Wilkerson, Richard Catlett (2000 Fall). Scott Hughes and Jean Campbell discuss computer connections at the Washington D.C. Conference.  Dream Time Cyberphile. Dream Time 17(4).


Cyberphile 17(1)

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The Dream Cyberphile

by Richard Catlett Wilkerson

This Cyberphile reviews the computer connections at the 2000 Washington D.C. conference with stories from Jean Campbell and Scott Hughes. Links to ASD paranormal dreaming events and forums are also offered and a reminder to sign up for the ASD E-study groups.

ASD E-Study Groups

If you have an e-mail account you can participate in one or more E-Study groups. Whether you are interested in dreaming in Cyberspace, clinical dreams, dreams and nightmares, dream research, dreams and psi or dreams and healing, there is a group just for you. Stop by the E-Study forum and pick your group:

or e-mail for the list to:


Dream Psi Online

For a summary of dream psi online, see ASD Dream Time, Winter 2000 Volume 17 #1

Also, see ASD Paranormal Dreaming Forum online, hosted by Ed Kellogg, Ph. D., which includes clear definitions of subtle dream phenomena, results from ASD dream telepathy contests, ASD presentations on dream psi and other asd publications on paranormal dreaming.

Café Magic 2000 by Jean Campbell jccampb@aol.com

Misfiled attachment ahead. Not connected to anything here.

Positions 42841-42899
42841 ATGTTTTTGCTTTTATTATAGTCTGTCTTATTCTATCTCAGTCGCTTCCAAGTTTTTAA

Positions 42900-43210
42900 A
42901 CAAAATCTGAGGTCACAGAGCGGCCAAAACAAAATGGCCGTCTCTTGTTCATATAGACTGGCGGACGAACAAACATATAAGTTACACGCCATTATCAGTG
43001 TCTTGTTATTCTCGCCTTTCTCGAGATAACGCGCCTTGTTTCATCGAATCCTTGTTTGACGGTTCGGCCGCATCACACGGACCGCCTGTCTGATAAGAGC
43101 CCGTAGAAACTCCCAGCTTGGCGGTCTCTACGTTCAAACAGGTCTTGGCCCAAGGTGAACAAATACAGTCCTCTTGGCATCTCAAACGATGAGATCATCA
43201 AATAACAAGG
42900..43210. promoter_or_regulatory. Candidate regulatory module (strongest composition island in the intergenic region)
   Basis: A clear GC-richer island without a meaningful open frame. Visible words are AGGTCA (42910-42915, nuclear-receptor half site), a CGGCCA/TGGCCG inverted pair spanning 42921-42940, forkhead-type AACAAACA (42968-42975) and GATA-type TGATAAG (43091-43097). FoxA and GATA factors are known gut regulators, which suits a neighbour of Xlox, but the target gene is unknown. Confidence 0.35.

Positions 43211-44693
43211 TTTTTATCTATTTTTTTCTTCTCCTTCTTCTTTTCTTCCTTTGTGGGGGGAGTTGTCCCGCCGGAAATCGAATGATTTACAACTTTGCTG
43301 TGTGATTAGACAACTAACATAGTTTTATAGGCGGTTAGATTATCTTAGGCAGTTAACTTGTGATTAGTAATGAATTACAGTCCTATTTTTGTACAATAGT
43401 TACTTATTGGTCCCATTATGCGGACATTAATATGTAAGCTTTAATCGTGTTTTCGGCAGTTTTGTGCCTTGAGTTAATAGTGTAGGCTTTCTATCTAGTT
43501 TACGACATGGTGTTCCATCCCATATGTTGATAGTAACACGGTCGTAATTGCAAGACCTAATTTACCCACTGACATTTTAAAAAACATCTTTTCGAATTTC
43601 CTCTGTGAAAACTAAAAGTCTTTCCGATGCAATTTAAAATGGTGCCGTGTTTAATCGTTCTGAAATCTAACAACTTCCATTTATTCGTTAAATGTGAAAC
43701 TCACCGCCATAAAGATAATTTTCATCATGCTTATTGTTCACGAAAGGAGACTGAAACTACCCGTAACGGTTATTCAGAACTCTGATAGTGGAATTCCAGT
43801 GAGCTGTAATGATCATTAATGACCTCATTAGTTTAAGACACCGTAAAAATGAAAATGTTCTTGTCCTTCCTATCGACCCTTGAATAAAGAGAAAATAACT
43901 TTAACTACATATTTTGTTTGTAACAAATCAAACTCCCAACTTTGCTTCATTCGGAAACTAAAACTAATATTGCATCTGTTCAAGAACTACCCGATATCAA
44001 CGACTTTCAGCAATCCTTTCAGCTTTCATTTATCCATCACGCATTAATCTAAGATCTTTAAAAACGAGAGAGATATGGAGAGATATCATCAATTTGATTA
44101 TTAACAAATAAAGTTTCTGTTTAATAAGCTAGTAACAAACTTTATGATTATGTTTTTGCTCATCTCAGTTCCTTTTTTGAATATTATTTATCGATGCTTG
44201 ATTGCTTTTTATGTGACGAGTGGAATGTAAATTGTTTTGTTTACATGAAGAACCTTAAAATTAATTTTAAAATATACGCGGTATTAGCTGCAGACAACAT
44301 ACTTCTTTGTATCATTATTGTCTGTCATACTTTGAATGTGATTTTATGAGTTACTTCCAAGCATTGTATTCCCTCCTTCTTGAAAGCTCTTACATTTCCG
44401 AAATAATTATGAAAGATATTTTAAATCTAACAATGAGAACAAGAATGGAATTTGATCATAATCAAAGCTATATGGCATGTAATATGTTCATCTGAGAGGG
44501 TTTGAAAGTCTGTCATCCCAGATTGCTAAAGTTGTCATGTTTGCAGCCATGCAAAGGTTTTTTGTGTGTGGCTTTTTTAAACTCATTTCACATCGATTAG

There are people who still believe that this year's Computer Cafe was magic, created by the dream gods. I'm one of them.

About five weeks before the conference, the person scheduled to manage the Cafe left due to a new job, and then the person doing the programming decided not to attend the conference. It took me about a week to answer the question of whether I'd take over. There were no volunteers left, and I don't know a gigabyte from a giggle.

"Oh, sure," I finally replied. "Why not." Almost immediately, the first person sent to me by Richard Wilkerson was Scott Hughes, who not only knew all about computers, but was willing to bring his own equipment, including the digital camera with which we could put conference photos online overnight and take Member Page portraits.

And the second new volunteer I heard from? Also a computer literate. And so it went. All of the new volunteers, in addition to being wonderfully reliable, were programmers or people who knew computers.

The result was a Cafe which allowed people to chat online, to check their e-mail, and view dream software. They could talk about web sites, take a look at Peggy Coats' wonderful Cafe design, and explore the increasingly complex world of dreams in cyberspace.